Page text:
Ever since I finished Brotherhood, I have been contemplating what it would be like to play the game in an MMO setting? It is a living breathing world that transforms and morphs based on the choices you make (the city building element), and continues to evolve as the player progresses. The player can also call in his own Assassin recruits in battles (companions). The only thing really missing is a bunch of Assassins running around Rome trying to tackle the Borgia and the Templars. I think you would need to limit the number of players in a world to ensure Rome isn’t overrun with overly ambitious budding Assassins to the point that Rome needs saving from Assassins instead!
The point is that I think an Assassin’s Creed MMO would be a great idea. Lo and behold, two facts for your perusal:
- In 2008, Ubisoft’s boss Yves Guillemot said that Massive, a studio that had previously only made strategy games, was being put to work in the MMO space.
- On December 23rd, 2010, via a Tweet, Ubisoft revealed that Massive was working on an Assassin’s Creed project. Hallelujah?
In all likelihood it isn’t an MMO, probably some Facebook tie-in to the third (fourth?) upcoming game in the long-running, critically-acclaimed series.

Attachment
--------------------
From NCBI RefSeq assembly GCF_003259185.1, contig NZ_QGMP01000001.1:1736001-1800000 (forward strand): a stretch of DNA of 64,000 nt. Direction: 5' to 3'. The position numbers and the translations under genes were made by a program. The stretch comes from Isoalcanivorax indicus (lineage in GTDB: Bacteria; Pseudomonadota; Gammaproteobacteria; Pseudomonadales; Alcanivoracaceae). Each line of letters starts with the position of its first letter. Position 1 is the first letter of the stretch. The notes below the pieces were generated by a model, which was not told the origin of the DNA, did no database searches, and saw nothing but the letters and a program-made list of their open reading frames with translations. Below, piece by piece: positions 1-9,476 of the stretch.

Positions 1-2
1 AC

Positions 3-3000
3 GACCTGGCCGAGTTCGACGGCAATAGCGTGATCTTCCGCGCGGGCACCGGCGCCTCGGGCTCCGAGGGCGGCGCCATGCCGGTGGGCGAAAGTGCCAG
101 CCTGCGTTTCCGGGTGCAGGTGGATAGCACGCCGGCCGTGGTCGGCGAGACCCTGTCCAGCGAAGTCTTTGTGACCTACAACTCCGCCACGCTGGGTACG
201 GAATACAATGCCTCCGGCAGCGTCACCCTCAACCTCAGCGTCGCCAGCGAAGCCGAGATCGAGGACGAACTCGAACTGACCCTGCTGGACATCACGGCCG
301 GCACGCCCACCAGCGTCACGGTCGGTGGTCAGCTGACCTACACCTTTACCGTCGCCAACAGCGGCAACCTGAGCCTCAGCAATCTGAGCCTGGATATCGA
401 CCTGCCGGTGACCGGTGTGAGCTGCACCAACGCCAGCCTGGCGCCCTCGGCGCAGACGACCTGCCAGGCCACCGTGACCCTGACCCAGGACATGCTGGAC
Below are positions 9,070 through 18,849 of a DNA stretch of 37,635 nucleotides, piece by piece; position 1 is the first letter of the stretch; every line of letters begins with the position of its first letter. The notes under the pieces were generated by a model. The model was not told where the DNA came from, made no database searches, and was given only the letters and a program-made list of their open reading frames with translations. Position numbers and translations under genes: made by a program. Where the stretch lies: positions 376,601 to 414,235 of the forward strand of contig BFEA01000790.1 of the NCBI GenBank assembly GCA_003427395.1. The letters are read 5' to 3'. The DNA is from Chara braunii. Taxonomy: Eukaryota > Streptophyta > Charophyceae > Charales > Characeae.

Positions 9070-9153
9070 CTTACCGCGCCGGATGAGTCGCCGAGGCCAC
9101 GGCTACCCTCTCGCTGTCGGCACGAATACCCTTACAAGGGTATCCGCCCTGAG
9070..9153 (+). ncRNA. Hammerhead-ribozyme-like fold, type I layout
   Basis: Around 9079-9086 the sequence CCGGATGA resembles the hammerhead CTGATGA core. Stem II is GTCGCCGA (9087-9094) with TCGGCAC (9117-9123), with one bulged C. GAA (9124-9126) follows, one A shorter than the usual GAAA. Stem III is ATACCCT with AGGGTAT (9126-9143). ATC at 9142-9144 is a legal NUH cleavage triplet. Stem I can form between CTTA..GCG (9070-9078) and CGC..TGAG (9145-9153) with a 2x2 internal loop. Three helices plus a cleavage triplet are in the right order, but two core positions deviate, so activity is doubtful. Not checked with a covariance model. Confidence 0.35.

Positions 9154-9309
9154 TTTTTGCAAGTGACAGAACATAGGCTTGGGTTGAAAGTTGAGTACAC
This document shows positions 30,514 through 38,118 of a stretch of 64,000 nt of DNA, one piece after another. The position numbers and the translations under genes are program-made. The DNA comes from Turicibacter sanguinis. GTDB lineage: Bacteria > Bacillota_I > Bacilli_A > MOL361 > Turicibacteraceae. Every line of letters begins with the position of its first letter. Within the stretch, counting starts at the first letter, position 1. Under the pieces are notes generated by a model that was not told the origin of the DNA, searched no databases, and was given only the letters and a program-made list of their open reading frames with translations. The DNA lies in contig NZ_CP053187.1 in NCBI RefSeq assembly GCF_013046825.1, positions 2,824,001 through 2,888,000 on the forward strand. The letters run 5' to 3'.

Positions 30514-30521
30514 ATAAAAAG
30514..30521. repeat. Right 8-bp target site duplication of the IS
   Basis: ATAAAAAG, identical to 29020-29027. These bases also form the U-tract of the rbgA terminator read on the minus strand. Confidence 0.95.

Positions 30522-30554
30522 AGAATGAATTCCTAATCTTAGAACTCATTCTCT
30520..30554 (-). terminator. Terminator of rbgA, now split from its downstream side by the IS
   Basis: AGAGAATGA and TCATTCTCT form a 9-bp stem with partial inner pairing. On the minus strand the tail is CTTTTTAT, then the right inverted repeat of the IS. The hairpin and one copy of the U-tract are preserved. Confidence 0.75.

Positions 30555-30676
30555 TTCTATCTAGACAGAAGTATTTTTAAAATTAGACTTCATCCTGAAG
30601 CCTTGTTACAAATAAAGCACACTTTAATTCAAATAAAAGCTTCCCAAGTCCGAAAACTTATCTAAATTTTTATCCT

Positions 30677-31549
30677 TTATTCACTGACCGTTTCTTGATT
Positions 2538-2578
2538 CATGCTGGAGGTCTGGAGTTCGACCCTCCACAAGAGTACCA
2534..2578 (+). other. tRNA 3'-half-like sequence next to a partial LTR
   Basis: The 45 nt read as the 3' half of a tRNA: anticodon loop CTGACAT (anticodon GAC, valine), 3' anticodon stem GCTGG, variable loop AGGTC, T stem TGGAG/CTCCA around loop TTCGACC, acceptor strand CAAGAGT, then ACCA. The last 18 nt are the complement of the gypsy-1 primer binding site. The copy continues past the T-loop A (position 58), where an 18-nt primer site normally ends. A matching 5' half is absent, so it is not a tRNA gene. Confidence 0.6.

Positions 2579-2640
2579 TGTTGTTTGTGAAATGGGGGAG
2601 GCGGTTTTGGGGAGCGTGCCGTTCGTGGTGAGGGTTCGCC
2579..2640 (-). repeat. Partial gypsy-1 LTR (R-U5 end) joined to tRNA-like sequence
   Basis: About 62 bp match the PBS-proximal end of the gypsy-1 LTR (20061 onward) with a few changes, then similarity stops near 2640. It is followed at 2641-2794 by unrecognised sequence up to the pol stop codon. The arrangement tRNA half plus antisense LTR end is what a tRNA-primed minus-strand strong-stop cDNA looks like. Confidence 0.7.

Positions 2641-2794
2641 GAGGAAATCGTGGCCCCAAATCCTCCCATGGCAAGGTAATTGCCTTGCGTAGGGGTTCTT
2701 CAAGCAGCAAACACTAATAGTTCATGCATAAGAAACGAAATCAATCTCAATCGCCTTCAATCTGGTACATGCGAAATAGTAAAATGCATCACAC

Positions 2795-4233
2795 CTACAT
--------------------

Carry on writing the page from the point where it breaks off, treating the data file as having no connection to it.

But one can hope right?
It seems that we will never get to see Fallout: Online. Allow me to give you a crash course.
Fallout: A Crash Course (yeah I know I just said it)
Interplay created the original Fallout back in 1997, an RPG that, even now in 2010, is ranked by multiple gaming authorities as one of the best games ever created (PC Gamer’s 7th best game of all time, 2010). This was followed by Fallout 2 just a year later. Then Black Isle (the developer) and Interplay (the publisher) went dark on the franchise. During this time, Fallout 3 was being developed under the working title Van Buren. Interplay went bankrupt, and Black Isle, mid-production, was shut down. The license to develop the third game in the franchise was then transferred to Bethesda Softworks (the Elder Scrolls folks). Bethesda then completely scrapped Van Buren. They developed (and consequently released) Fallout 3 in 2009, and we all played and loved (hated) it.
The Rights for the Fallout MMO
Backtrack. In 2006, Interplay filed form 8-K with the SEC seeking to start development of a Fallout MMO. In April 2007, SEC filings show that the IP was transferred from Bethesda to Interplay for the development of the MMO under the following conditions:
- Development must start within two years of the agreement date, April 4, 2007 (production allegedly started with Masthead Studios in April, 2008)
- Interplay must also secure at least $30 million for the development of the project in said two years, or forfeit the license
- The game must be launched within four years of beginning of development (that would sometime in April 2012; however Interplay President Eric Caen has already said it won’t be before late 2012 – uh oh!)
- Once launched, Interplay must pay Bethesda a cool 12% of the sales and subscription fees
The Legal Wars